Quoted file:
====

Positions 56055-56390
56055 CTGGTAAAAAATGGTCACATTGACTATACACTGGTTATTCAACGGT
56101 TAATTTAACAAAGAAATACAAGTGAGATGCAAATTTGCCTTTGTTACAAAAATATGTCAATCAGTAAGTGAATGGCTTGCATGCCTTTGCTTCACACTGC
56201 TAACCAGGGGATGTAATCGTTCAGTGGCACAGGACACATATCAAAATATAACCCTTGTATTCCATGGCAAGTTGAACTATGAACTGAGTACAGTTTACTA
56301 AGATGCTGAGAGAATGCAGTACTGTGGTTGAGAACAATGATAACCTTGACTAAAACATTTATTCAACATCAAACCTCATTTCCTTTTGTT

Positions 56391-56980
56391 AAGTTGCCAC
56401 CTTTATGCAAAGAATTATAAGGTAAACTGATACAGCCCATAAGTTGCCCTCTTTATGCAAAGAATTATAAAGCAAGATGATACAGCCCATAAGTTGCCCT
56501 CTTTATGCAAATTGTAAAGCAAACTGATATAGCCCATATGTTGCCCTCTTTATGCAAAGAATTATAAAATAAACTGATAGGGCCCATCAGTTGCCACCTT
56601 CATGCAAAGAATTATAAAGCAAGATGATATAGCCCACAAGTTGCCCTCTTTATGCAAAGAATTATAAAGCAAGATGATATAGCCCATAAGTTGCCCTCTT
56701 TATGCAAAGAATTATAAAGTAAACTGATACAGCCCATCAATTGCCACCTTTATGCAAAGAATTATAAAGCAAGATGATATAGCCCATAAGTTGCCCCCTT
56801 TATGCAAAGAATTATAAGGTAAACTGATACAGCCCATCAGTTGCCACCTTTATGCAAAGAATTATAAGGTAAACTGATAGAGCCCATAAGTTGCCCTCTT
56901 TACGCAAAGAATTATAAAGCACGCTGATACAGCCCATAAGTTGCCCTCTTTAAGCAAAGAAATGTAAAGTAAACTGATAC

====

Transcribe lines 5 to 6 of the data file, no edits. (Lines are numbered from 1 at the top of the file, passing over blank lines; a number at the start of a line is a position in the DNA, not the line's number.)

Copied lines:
56301 AGATGCTGAGAGAATGCAGTACTGTGGTTGAGAACAATGATAACCTTGACTAAAACATTTATTCAACATCAAACCTCATTTCCTTTTGTT

Positions 56391-56980